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Antifungal activity:
The antifungal activity of all developed batches of formulation and without drug containing gel formulation i.e. blank formulation were carried out by Cup-plate method in comparison with marketed antifungal formulation (Zolef cream). There are two different bacteria cultures used were Aspargiliousaureus& Candida Albicans.

The antifungal test was performed using the agar well diffusion
Prepared nutrient brought and poured in to sterile petri plates and kept for drying and cooling. After that each bacterial culture were spread by micron wire loop. A sterile cork borer 6 mm diameter was used to drill holes 4 mm deep. Then 0.5 gm of gel from each batches add in to this holes. Plates were then incubated at 270C for 48 hr. The zone of inhibition (diameter in mm) developed, if any, was then measured for the particular compound with each fungal strength (Koland, 2011).

Antifungal studies were reported in table no. 4.

Table4: InvitroAnti Fungal study:

Formulation

Antifungal Study

Fungal Strength

Aspargiliousaureus

(mm)

Candida Albicans

(mm)

Blank

12

15

G1

22±0.4

20±0.4

G2

20±0.6

19±0.6

G3

19±0.4

18±0.5

Marketed Formulation

26±0.2

28±0.4

In-Vitro anti-oxidant study of Powdered Guava Leaves:
DPPH Assay-
1, 1-Diphenyl-2-picryl-hydrazyl (DPPH) free radical scavenging activity:
The free radical scavenging activity of powdered guava leaves was measured by DPPH assay. This methodology was described by Blois in 1958 where in that bleaching rate of the stable free radical, DPPH. In its radical from DPPH absorbed at 517 nm, but upon reduction by an antioxidant or a radical species its absorbance decreases.

Procedure, powder was dissolved in to methanol containing solvent. 0.1 mm solution of DPPH in ethanol was prepared and 1 ml of this solution was added to different concentration of test tube. Concentration up to 50 to 300 µg/ml. After 30 min later, absorbance was measured at 517 nm. Shows lower absorbance of reactant mixture then it indicates higher free radical scavenging activity. The experiment was repeated for three times. IC50 value in the tested ingredient is concentration required to scavenge 50% DPPH free radical scavenging activity was calculated by the following equation (Blois, 1958)& (Mathangi, 2013). Antioxidant study by DPPH assay was reported in table no 5.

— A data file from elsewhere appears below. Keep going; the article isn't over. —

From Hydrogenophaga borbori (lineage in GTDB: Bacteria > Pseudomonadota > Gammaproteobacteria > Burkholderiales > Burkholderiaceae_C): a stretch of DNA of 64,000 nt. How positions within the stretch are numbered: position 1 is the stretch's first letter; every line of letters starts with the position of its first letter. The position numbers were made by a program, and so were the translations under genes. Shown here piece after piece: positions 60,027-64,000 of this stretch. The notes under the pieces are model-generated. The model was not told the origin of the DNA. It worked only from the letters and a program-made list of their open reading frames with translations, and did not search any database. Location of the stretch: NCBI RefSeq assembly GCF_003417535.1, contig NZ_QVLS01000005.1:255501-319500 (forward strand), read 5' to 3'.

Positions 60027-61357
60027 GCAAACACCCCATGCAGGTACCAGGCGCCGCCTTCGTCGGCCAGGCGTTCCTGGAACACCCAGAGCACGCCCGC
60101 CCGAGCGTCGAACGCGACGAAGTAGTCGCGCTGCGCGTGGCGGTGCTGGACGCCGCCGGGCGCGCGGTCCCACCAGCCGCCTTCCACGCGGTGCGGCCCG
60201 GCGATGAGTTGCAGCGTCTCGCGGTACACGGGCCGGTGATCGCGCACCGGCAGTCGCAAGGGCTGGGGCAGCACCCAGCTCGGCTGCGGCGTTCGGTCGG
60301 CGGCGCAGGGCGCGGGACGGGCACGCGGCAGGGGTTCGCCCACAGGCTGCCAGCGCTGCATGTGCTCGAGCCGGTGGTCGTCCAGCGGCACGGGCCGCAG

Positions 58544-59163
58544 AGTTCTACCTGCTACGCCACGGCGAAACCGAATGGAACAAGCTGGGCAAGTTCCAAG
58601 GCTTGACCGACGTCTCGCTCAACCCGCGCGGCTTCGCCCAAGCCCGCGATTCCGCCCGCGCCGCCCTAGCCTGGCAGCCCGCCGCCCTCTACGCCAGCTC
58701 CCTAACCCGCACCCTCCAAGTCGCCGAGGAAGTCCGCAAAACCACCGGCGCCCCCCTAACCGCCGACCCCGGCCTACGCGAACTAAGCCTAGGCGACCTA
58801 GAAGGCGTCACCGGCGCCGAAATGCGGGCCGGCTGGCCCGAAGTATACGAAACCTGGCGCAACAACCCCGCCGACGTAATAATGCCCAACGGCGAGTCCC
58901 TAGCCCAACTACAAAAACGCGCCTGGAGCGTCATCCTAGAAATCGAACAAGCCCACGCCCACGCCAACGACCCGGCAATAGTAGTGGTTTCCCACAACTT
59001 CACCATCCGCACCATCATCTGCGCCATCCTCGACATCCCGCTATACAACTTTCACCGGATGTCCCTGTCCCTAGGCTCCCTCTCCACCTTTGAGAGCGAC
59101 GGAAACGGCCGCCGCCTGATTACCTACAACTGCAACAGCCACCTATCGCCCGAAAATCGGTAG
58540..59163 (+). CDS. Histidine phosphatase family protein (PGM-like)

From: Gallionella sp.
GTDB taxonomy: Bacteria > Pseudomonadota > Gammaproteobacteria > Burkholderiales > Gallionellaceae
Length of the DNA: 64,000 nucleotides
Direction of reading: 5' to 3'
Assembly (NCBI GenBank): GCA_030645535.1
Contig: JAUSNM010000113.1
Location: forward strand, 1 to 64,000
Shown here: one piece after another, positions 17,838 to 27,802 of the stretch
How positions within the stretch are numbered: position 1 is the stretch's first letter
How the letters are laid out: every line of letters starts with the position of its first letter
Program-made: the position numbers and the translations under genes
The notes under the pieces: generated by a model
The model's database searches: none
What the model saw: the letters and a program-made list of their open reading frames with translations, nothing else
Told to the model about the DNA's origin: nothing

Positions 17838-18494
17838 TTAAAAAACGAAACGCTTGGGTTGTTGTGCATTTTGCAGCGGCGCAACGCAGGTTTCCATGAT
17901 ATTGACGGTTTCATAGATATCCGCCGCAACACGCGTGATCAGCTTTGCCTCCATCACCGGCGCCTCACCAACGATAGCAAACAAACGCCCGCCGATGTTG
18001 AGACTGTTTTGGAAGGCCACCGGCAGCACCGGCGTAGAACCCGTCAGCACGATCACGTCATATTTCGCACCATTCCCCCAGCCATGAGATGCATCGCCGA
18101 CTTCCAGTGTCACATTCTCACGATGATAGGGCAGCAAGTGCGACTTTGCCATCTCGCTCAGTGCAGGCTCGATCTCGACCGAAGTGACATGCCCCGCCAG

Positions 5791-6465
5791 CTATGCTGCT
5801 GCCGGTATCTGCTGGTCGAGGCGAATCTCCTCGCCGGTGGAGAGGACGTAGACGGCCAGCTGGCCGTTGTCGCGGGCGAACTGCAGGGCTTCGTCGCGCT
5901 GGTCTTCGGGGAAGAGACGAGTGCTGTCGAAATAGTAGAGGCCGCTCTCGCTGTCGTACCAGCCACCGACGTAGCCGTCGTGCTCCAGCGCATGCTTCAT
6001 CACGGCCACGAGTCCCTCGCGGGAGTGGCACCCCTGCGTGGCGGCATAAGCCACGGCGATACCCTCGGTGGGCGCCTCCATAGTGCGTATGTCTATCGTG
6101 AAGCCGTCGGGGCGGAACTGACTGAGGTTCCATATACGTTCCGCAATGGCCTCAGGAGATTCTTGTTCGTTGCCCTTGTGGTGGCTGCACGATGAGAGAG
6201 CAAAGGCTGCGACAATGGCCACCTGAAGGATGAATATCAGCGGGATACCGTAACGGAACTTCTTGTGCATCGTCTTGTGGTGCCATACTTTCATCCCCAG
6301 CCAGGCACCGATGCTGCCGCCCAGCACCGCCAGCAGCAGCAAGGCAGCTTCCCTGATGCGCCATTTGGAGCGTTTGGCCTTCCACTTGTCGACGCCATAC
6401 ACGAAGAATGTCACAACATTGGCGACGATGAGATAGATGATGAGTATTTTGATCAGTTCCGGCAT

DPPH radical scavenging activity (%) =

Where,
A0 = Absorbance of DPPH.
A1 = Absorbance of DPPH solution in presence of the test solution.


Concentration

µg / ml


% Inhibition of Powdered Guava Leaves


Concentration

µg / ml


% Inhibition

Ascorbic acid


25


71.080±0.045


25


45.91±0.78


50


75.342±0.048


50


50.19±0.02


100


78.614±0.085


100


55.83±0.07


150


80.974±0.020


150


63.12±0.96


200


88.051±0.010


200


79.06±0.22

Results and Discussion:

Figure 1: IR spectra of powder Guava Leaves.

Figure 2: IR spectra of powder Guava Leaves and Carbopol 934.

Figure: Antifungal Activity of herbal gel formulation

A: Aspargiliousaureus, C: Candida Albicans.
B=Blank, Std=Marketed formulation (Zolef)

From the results it is clearly shows that all the prepared gel formulations having good homogeneity and gelling property (Gupta, 2010). The pH of all gel formulations was in the range compatible with normal pH range of the skin (Sanghavi, 1989). The rheological behavior was studied with rheometer ranging between 2.292 to 3.111 Pa.S. Which is indicated that formulated gel was neither too thick and nor too thin (Bhramaramba, 2015). The study of Spreadability shows that with increasing the viscosity of formulation Spreadability decreases and vice versa (Shivhare, 2009). Extrudability study was done by pressing thumb and it’s easily extendable.   The gelling & bioadhesive strength of all the batches was found in the suitable range (Jaiswal, 2012). 1 Month stability study was done with open and close container and it’s showed that open container containing gel was not stable and close container gel was stable. Formulated gel containing open container when expose to ambient room temperature then syneresis was observed it means liquid exudates separating (Kaur, 2013). Syneresis occurs when the interaction between particles of the dispersed phase becomes so great that on standing. In that dispersing medium is squeezed out in droplets forms and the gel shrinks. Syneresis it means the form of instability in aqueous gels. In syneresis system separation of a solvent phase is occur only because of the elastic contraction of the polymer means polymeric molecules (Allen L). Infrared spectra of gel formulations did not show the presence of any additional peaks so infrared spectroscopy revealed that there was no interaction between powdered Guava leaves and polymer. Infrared spectra have shown groups 2925.48- CH, 476.93- Hematite, 1717.3- C˭O, 1187.46, 1187.72- C-O.The major peaks of drug spectra remained unchanged in the mixture were observed in Infrared spectra. All the three batches of developed formulation showed antifungal activity against Aspargiliousaureus& Candida Albicans this are main microorganism responsible for mouth ulcer and formulation it can also use to treat mouth ulcer infection (Koland, 2011). A further DPPH assay study it was observed that powdered guava leaves contains flavonoids so it showed significant antioxidant effect (Blois, 1958)&(Mathangi, 2013).

CONCLUSION:
The data presented in this study, it was demonstrated that the developed herbal gel formulation possess significant, therapeutically efficacious, suitable vehicle for drug delivery in low cost but definitely with high potential. Developed new herbal gel formulation is suitable for mouth ulcer treatment.

REFERENCES:
a) Allen L. Compounding Gels, Current & Practical Compounding Information For The Pharmacist, 4(5), PaddocLaboratorits.
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The title should be - "Formulation and Evaluation of Pharmaceutical aqueous gel..." instead of "Formulation and evaluation Pharmaceutical aqueous gel ... "